Feeds

Malware linked to Chinese hackers aims at Japanese government

Spear-phishing threat from same locale as Google attacks

Website security in corporate America

Malware researchers at Seculert say they've found two more cases of highly targeted malware coming out of China, and claim to have back-traced it to the same geographical region that was fingered as the source of the Project Aurora attacks.

"It's using a similar MO – infected PDFs sent out as part of a spear-phishing campaign," Aviv Raff, CTO of Seculert, told The Register. "We resolved it and found it was reporting to an IP address in China with the same physical location as the previous attacks. They are up to something."

One of the malware samples was found to communicate with Japanese government websites, seemingly from a location in Korea. However, on Tuesdays between 8am and 7pm (local time) the malware would contact the IP address 123.234.29.35, which is found in Jinan, the capital of the Shandong province of China.

Once the malware got in contact with the new server it would attempt to download a new payload. Raff said this malware exploited a recently patched Java flaw and arrived in the form of an email with an attachment.

Jinan has long been fingered as a source of the spear-phishing attacks that were aimed at Google and other businesses as part of the attacks dubbed Project Aurora. Google was so put out by the attacks that it pulled out of the Chinese mainland and relocated to Hong Kong.

Chinese hacking backtrace

Do all roads lead to China?

In the interests of fairness, it should be pointed out that Jinan is a big place, with lots of universities full of mischievous young pranksters who might enjoy hacking Chain's traditional enemy. But the area was also identified as the location of hacking squads apparently linked to the People's Liberation Army in last month's Mandiant report into the New York Times attack.

"The ISP killed this time bomb by blocking the malware from reaching its target server, but based on the evidence from this we're going to be taking a much more in-depth study of this kind of targeted malware from China," Ruff said. ®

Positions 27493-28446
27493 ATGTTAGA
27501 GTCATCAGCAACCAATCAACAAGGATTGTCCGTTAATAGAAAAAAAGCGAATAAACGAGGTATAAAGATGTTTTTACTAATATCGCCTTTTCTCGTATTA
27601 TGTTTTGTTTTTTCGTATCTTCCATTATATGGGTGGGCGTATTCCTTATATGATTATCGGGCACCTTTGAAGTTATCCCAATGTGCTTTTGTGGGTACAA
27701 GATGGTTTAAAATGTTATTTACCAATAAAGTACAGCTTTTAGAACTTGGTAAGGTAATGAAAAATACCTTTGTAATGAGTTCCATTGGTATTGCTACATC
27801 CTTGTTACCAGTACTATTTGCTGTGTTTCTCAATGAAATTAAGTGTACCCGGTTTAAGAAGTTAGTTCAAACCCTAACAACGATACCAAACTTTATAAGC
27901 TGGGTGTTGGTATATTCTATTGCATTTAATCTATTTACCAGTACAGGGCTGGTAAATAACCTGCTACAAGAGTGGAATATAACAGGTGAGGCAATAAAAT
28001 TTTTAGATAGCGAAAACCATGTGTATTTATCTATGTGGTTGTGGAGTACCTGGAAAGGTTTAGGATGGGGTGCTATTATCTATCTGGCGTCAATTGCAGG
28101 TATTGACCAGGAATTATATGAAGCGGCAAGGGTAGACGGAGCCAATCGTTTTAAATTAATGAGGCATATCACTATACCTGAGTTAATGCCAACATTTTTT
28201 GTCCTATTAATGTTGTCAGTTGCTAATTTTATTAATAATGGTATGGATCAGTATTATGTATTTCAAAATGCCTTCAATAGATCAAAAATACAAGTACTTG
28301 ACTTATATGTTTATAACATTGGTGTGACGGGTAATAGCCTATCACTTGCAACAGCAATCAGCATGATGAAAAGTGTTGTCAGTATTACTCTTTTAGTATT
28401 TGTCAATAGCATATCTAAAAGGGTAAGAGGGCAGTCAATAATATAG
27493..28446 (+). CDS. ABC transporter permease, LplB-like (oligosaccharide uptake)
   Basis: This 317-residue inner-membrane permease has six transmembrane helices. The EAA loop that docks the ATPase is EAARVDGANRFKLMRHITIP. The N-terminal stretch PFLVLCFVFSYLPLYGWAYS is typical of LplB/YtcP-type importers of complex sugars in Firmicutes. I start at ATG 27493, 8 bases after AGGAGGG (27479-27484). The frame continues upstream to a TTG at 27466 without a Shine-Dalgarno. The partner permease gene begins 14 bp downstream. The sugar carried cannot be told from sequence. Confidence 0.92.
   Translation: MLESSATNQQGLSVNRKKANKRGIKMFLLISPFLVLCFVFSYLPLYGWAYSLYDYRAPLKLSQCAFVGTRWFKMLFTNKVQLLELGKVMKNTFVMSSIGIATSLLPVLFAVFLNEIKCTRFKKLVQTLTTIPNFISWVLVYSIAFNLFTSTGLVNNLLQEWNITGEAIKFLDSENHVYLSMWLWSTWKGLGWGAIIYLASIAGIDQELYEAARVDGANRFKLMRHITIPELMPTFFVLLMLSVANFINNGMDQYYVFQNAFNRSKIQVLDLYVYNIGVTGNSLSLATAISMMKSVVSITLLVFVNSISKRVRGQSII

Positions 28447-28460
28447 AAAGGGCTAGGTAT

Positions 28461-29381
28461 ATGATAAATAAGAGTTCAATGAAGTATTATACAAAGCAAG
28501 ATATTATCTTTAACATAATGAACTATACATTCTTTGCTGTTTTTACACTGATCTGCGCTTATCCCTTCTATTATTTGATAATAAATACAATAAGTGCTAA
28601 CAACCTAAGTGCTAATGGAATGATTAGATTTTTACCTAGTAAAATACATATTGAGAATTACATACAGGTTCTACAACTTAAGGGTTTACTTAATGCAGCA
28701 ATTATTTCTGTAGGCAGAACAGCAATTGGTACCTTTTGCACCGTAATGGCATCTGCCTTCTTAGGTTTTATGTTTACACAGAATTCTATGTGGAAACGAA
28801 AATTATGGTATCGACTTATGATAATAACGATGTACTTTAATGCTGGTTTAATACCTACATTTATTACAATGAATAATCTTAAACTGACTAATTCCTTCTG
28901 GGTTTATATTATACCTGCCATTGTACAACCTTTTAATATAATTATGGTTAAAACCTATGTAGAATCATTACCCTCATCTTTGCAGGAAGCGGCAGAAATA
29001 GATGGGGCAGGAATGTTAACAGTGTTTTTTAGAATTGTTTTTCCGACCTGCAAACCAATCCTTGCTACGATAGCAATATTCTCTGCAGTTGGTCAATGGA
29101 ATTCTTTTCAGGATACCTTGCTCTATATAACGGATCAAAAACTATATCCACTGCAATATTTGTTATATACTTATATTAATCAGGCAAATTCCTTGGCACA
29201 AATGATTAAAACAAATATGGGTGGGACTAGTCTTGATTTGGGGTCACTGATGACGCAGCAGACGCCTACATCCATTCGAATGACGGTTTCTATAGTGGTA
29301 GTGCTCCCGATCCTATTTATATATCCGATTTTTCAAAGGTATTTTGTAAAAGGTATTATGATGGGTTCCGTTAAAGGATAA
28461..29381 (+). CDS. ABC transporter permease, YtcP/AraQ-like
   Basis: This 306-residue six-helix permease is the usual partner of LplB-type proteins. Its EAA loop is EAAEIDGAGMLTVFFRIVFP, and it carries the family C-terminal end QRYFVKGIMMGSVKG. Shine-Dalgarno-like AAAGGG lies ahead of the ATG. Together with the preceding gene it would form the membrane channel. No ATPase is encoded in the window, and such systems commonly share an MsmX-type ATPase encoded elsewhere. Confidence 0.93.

Protecting users from Firesheep and other Sidejacking attacks with SSL

More from The Register

next story
'Kim Kardashian snaps naked selfies with a BLACKBERRY'. *Twitterati gasps*
More alleged private, nude celeb pics appear online
Hackers pop Brazil newspaper to root home routers
Step One: try default passwords. Step Two: Repeat Step One until success
UK.gov lobs another fistful of change at SME infosec nightmares
Senior Lib Dem in 'trying to be relevant' shocker. It's only taxpayers' money, after all
Spies would need SUPER POWERS to tap undersea cables
Why mess with armoured 10kV cables when land-based, and legal, snoop tools are easier?
TOR users become FBI's No.1 hacking target after legal power grab
Be afeared, me hearties, these scoundrels be spying our signals
Snowden, Dotcom, throw bombs into NZ election campaign
Claim of tapped undersea cable refuted by Kiwi PM as Kim claims extradition plot
Freenode IRC users told to change passwords after securo-breach
Miscreants probably got in, you guys know the drill by now
THREE QUARTERS of Android mobes open to web page spy bug
Metasploit module gobbles KitKat SOP slop
BitTorrent's peer-to-peer chat app Bleep goes live as public alpha
A good day for privacy as invisble.im also reveals its approach to untraceable chats
prev story

Whitepapers

Secure remote control for conventional and virtual desktops
Balancing user privacy and privileged access, in accordance with compliance frameworks and legislation. Evaluating any potential remote control choice.
WIN a very cool portable ZX Spectrum
Win a one-off portable Spectrum built by legendary hardware hacker Ben Heck
Storage capacity and performance optimization at Mizuno USA
Mizuno USA turn to Tegile storage technology to solve both their SAN and backup issues.
High Performance for All
While HPC is not new, it has traditionally been seen as a specialist area – is it now geared up to meet more mainstream requirements?
The next step in data security
With recent increased privacy concerns and computers becoming more powerful, the chance of hackers being able to crack smaller-sized RSA keys increases.